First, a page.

I recently had a client that was about to put in an offer on a property and was feeling me out about what price they should put on the offer. This gets to be a very complex question depending on both the buyer and the seller. In my mind the main focus should be on facilitating a transaction. If there is no sale, neither the buyer nor the seller are happy. No one wins. The word “ wins” is very telling. It’s amazing how buyers go from a state of warm and fuzzy with visions of enjoying the property to gaming mode in the blink of an eye. When I say gaming mode, I mean they do a Jekyll and Hyde, Werewolf transformation. All of a sudden it is not about buying the property they want, it’s the competition, it’s the game, the ego. It’s the “ them or me” state of mind. The property becomes secondary.
With any negotiation, there will be two starting points. The sellers price and the buyers price. The negotiations will hopefully settle out somewhere in between. This client quoted the XYZ University School of Business and Marketing that said “ In order to get the best negotiated price you have to start with the lowest initial offer”. With all due respect to the academics who probably have never actually had any shoe leather on the mean streets, that is horse hockey. As soon as you put a low ball offer out you have thrown down the gauntlet challenging the seller to a dual. Game On! Is what you are saying. The property is now secondary. This spring while the sales activity on Salt Spring has been the best in many years, the number of deals that fail to come to a successful negotiated conclusion has also increased dramatically. It’s not about the price or the property, it’s the win / loose competition that takes precedence. In the end, much of the time, no one wins because they never get together.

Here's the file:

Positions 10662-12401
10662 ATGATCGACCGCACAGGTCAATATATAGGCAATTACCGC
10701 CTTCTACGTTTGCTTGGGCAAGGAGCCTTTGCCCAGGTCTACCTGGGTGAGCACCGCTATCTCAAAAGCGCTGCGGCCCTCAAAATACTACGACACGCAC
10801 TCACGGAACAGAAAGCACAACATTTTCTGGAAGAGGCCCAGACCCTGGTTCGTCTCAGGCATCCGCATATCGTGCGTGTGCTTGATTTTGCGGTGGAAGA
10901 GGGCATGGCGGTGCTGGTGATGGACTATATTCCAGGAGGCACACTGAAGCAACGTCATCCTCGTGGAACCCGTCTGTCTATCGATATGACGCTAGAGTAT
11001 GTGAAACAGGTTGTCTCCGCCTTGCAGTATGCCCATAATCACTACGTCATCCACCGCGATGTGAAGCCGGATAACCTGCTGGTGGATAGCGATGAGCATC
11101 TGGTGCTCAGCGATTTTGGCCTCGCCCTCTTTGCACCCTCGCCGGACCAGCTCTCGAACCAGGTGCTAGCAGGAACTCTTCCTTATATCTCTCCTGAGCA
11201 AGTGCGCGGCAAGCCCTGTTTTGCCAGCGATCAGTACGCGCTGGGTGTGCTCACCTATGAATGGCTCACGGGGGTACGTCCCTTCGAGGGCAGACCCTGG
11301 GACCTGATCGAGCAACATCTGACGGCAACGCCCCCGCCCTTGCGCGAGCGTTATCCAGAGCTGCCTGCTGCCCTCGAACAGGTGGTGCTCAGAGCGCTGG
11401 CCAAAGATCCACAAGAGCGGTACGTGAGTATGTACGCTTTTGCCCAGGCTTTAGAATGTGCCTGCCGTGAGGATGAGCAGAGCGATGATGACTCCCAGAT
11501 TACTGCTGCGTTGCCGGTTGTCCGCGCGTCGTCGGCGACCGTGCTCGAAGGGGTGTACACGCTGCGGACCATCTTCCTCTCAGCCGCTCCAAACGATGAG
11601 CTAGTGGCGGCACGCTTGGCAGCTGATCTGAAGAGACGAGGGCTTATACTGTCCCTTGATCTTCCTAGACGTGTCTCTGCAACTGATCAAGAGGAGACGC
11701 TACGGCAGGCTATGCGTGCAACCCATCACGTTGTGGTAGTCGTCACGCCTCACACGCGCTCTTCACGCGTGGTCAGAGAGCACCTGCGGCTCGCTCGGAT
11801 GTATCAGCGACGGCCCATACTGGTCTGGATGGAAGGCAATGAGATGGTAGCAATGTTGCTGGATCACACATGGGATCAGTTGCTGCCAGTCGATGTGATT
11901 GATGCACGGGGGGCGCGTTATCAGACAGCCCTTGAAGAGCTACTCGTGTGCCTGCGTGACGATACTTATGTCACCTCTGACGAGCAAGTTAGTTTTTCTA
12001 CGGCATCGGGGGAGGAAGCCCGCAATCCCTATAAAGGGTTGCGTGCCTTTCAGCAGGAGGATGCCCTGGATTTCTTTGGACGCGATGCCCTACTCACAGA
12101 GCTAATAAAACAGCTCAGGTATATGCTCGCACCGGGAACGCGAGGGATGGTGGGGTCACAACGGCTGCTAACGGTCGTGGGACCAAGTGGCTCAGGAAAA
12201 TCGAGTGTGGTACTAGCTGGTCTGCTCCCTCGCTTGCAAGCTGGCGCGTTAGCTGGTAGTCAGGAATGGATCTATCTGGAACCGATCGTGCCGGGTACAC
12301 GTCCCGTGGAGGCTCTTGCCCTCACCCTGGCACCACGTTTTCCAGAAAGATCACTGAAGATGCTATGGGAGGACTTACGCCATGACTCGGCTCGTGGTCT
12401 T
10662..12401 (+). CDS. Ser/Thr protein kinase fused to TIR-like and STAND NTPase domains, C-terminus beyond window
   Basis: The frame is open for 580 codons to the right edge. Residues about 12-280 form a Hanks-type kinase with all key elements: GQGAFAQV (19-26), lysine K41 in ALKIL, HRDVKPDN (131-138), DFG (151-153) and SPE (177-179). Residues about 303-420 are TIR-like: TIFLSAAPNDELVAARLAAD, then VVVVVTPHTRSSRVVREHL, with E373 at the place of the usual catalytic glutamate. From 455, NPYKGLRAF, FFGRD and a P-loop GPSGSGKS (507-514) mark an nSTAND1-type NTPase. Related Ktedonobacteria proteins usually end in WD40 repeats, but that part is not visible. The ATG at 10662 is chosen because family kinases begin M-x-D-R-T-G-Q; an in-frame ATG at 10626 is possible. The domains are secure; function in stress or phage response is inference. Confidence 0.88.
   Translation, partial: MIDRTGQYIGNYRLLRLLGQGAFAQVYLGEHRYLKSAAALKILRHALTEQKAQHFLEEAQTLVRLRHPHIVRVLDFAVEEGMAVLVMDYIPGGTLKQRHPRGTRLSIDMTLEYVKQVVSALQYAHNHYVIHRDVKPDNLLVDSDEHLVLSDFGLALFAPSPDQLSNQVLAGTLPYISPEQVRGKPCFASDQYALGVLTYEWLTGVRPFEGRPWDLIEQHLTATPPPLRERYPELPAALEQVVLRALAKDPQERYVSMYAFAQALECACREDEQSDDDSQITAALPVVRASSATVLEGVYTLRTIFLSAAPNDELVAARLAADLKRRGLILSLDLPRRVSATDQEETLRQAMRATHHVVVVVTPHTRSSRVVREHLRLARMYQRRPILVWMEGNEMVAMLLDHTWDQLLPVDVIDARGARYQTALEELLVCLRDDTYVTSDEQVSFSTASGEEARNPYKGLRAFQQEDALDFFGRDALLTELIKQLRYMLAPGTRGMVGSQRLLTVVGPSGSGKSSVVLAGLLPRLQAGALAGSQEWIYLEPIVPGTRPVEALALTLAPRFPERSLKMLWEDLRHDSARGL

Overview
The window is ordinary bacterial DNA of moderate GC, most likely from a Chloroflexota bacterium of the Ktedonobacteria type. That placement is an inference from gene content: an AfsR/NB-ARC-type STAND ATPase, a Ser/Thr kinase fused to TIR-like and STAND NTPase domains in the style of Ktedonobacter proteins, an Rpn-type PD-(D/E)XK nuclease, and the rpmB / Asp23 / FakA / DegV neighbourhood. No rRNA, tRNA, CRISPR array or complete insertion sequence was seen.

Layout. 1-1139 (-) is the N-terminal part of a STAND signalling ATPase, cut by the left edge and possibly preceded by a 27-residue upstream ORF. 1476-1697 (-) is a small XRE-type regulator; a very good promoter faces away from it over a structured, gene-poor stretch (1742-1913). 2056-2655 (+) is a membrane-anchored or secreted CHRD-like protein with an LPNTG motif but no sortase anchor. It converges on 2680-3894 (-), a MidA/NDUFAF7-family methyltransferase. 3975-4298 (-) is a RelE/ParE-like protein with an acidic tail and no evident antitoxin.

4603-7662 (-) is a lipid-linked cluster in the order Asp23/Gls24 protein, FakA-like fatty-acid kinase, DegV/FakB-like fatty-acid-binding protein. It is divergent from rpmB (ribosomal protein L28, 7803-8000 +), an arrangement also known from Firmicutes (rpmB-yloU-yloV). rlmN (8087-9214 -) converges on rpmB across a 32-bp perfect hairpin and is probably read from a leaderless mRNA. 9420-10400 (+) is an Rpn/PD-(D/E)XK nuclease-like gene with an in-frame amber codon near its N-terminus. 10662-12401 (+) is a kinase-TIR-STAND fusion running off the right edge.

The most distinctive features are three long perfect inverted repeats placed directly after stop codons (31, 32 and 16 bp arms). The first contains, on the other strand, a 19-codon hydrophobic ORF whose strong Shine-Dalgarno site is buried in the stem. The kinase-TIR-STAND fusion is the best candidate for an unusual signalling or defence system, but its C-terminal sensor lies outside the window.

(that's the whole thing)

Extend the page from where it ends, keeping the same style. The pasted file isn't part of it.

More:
My advice for buyers is to listen to your Realtor. I have heard the “ This isn’t my first rodeo” statement and “ I/we have bought and sold lots of properties and we know how to play the game.” Most of the Realtors on this island have been involved in probably hundreds of buying an selling negotiations. They do know more than you. Think hard about what is the top price you would pay for a property as the value relates to your wants and needs. Be Real. Make an offer that is a little bit lower than that but be prepared to do a little negotiation. When offers go back and forth with counter offers and more counter offers, after the second round the odds of coming to an acceptable price for both the buyer and seller get pretty slim. The first offer and the first counter offer sets the tone. How motivated are they for buying and how motivated are they for selling.
John Cade, Pemberton Holmes Salt Spring Island